The Little Nintendog that Ninten-Did

By Rory

Author’s Note: This story is just me taking a dumb joke further than necessary and amounts to little more than ridiculous overwritten “fanfic” for some streamers I follow. Without the context of the original impetus for it, it’s not funny and even with that, it’s barely funny. It’s not edited particularly well, nor written any better. There’s no real reason average readers should even be here (I’ve done all I can do to hide this link from all but the people that asked for it honestly). Go read my tree people story instead. It’s much better, I think.

Andy Jr first met Andy from behind a window that the two would never cross—for it was no window at all, but rather the screen of Andy’s well-loved Nintendo DS. Andy was a spry young English boy, prone to a well-timed joke, practiced in the art of finding the spotlight, and generally a cheerful person. However, he was still wracked with the stresses you would expect of a boy growing up. It was in part because of these anxieties—and, of course, a persuasive multi-million dollar advertising campaign by a certain Japanese gaming company—that little Andy Farrant summoned into existence the digital dalmatian “Andy Junior”.

This pup was a piece of code in the Nintendo game “Nintendogs”. Little Andy Farrant, who had now summoned Andy Jr. into existence, was now tied to a cycle of feeding and playing with the puppy by the tip of his DS stylus and the light of its backlight. Andy didn’t mind this one bit. He loved his little dalmation and it loved him. Andy and Andy Junior would laugh through the silent window of a little handheld game system. Each time Andy became overwhelmed by the rising tides of life, he would flip open his DS and prod at the little puppy so happy to see him.

This could not last, though. Time takes its toll on the appeal of such childhood novelties, don’t you know? Young Andy grew a shoe size or two and soon spent less time with his Nintendogs cartridge—and consequently, less time with the wee spotted dalmatian pup he’d made. After a few months, Andy didn’t even have that cartridge in his carrying case anymore. Now and then, when a pang of guilt or worry bubbled up, Andy Farrant would go and say hello to Andy Junior once more, but, by the end of the year, Andy thought of love and travel more than his silly little digital dog. One day he snapped shut the DS and removed the Nintendog cartridge for the last time. Andy and Andy Junior saw each other no more.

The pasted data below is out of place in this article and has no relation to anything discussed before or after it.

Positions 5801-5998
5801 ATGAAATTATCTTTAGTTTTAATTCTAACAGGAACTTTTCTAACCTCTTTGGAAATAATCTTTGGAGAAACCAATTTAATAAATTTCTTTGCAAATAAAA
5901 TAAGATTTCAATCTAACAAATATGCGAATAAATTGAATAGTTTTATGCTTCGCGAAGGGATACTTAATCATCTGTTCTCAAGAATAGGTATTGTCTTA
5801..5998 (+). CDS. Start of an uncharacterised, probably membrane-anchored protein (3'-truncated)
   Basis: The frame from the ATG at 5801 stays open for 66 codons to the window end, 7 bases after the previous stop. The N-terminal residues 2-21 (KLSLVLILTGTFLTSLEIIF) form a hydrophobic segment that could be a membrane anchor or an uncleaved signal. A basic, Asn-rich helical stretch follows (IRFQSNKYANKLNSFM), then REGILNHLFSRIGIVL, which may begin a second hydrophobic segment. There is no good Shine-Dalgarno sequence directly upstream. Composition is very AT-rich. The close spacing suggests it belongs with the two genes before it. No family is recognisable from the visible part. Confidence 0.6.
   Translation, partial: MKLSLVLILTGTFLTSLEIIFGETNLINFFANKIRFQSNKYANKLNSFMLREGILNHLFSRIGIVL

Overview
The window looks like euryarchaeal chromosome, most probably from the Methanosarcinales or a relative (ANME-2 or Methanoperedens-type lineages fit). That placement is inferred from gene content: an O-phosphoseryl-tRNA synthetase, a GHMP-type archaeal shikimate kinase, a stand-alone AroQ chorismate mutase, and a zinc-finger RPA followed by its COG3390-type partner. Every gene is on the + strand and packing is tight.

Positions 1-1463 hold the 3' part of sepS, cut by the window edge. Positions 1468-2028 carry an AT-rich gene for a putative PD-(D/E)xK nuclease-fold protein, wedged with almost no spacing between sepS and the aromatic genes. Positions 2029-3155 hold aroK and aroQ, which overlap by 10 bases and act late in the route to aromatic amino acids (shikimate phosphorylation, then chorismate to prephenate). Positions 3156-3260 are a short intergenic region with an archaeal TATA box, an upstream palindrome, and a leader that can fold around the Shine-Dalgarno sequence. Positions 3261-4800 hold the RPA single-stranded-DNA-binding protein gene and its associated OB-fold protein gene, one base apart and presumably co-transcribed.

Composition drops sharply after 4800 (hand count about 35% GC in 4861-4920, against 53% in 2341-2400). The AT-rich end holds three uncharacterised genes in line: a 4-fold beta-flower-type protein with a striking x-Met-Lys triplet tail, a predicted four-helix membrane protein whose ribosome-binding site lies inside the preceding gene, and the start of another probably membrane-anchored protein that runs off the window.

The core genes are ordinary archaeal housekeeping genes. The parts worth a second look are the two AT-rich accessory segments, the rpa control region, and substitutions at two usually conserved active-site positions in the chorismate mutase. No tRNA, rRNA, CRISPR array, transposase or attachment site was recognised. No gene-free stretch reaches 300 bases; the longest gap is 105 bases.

Or, at least, that’s how things sat from Andy Farrant’s view. For the Nintendogs, however, the experience of a closed Nintendo DS is one of a hellish prison. Every time the screen was flipped shut, “the silence”—as the Nintendogs called it—began. Andy Junior was left to pace in the darkness—smelling nothing, hearing nothing, and feeling an all-consuming worry that this void might never end. This death without death would probably have driven creatures such as you or I mad, but recall that the Nintendogs were pulled from this void and formed by it. Indeed, they had a higher tolerance, though not a limitless one, as we will see.

As the years ticked by, Andy Junior rarely faltered in his hope that little Andy Farrant would return to wiggle the stylus over his fuzzy head again. Yet, such things never came. The silence became an endless thing and the spotted pup waited for something he began to believe would never return.

Then, one day, there was a storm of sorts. A crackling terrible rumble that caused the pup to run about the void looking for cover from a couch (though all such comforts were currently unrendered and had been for years). It was a brief but terrible bellowing of thunder and lightning.

Once it subsided, though, Andy Junior saw a small point of light emanating from far-off. It wasn’t like when the screen was open and the great face of his one and only friend appeared. No, this was much smaller and more indistinct.

The pup ran for the spot since it was the first thing Andy Junior had seen in years. Anything was better than the silence. The spot grew bigger as he grew closer until it was huge—larger than any window he’d ever seen. The dalmatian marvelled at the massive display of a strange basement where a dark haired man was working at a desk. This odd figure was wearing a bone-white jacket and was hunched over a desk littered with unusual contraptions.

 Andy Junior heard the man swearing up and down—which startled him terribly since the Nintendogs game never made use of the Nintendo DS’s microphone. Andy Junior had only ever seen the outer world—never really heard it. But, unbeknownst to the puppy, he was no longer inside the DS or even the Nintendogs Cartridge. The little Nintendog Andy Junior had done the unthinkable and travelled into a Google Home Max screen—which is equipped with cameras, mics, and screens. Now, he could hear and see it all. Exactly why this had happened was as much a mystery to the pup as the man he found before him.